The Corresponence of James McNeil Whistler
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Johann Heinrich Fuseli, 1741-1825

Nationality: Swiss
Date of Birth: 1741
Place of Birth: Zurich
Date of Death: 1825
Place of Death: Putney Hill, London


Henry Fuseli (Johann Heinrich Füssli) was a painter, draughtsman and writer. He was the son of Johann Hans Caspar Füssli who was a writer, painter, draughtsman, publisher and teacher, whose own father Hans Rudolf Füssli had also been a painter. His godfather was the poet and artist Salomon Gessner. In 1788 Fuseli married the artist's model Sophia Rawlins.


Fuseli, who showed an early inclination towards theology, literature and moral philosophy, was ordained into the Zwinglian ministry in 1761. However, he received a strict art historical education from his father who acquainted his son with the Neoclassical theories of Johann Joachim Winckelmann and Anton Raphael Mengs. The scholars Johann Jacob Bodmer and Johann Jacob Breitinger introduced him to the writings of Homer, Dante, Shakespeare and Milton. Encouraged by Joshua Reynold he decided to follow a career in painting in 1767/68. His style combined a Neoclassical linearity with a Romantic expressiveness influenced by Michelangelo and the Mannerists.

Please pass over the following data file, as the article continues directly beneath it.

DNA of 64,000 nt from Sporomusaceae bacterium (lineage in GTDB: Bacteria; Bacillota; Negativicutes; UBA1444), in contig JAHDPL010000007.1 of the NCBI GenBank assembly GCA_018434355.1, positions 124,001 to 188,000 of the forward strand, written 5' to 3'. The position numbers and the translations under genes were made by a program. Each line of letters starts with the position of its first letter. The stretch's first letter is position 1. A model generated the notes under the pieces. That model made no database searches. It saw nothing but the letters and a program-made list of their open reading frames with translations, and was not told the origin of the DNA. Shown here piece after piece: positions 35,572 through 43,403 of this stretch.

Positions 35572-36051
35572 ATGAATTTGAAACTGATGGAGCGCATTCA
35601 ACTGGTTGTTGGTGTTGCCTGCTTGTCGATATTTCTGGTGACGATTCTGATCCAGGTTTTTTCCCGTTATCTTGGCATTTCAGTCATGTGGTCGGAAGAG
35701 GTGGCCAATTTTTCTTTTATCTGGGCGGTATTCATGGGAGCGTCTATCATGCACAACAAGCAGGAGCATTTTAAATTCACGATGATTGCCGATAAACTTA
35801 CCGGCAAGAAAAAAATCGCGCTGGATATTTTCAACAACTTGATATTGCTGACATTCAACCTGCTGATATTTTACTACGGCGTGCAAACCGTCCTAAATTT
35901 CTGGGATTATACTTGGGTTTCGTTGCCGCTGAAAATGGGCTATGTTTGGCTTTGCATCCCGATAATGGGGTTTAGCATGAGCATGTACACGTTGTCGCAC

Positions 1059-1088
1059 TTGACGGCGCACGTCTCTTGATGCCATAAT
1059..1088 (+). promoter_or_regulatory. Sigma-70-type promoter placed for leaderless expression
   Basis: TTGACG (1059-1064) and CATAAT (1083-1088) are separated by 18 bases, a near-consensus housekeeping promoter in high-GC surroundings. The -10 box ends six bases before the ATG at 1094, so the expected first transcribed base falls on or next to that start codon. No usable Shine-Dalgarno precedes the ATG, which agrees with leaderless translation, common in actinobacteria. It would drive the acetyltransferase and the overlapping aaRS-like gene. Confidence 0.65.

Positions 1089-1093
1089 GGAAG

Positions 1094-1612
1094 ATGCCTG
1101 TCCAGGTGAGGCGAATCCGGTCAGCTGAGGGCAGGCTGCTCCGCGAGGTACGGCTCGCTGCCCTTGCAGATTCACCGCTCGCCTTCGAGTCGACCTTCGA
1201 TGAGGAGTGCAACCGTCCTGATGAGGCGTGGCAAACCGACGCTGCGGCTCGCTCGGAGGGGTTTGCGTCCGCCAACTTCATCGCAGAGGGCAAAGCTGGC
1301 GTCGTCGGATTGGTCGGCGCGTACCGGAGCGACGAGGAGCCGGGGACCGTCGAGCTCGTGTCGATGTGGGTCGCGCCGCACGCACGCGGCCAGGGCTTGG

He spent most of his working life in Britain where he became known for his dramatic and macabre images, e.g. The Nightmare (1781; Institute of Arts, Detroit). He made frequently returns to Milton and Shakespeare in his depictions of the supernatural. In 1779 he was appointed Professor of Painting at the Royal Academy and in 1804 he was made Keeper. His pupils included John Constable, Edwin Landseer, William Mulready, Charles Robert Leslie and Benjamin Robert Haydon.

Whistler greatly admired the art of Fuseli as a boy. An pencil, pen and ink drawing of 1855/56, An artist in his studio (M.211), shows a young artist in his studio surrounded by various artistic props including a book on Fuseli.


Fuseli, H., Reflections on the Paintings and Sculptures of the Greeks, London, 1765; Fuseli, H., Remarks on the Writings and Conduct of J.-J. Rousseau, London, 1767; Fuseli, H., Aphorisms, Chiefly Relative to the Fine Arts, London, 1818; Weinglass, D. H. (ed.), The Collected English Letters of Henry Fuseli, New York, 1982; Brown, David Blayney, 'Henry Fuseli', The Grove Dictionary of Art Online, ed. L. Macy, (accessed 1 March 2002).